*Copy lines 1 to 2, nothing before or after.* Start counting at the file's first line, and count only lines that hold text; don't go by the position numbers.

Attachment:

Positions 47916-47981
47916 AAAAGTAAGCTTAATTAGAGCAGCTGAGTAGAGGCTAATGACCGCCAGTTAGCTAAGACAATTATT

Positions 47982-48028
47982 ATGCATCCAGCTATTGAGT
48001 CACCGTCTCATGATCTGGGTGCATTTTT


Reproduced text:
Positions 47916-47981
47916 AAAAGTAAGCTTAATTAGAGCAGCTGAGTAGAGGCTAATGACCGCCAGTTAGCTAAGACAATTATT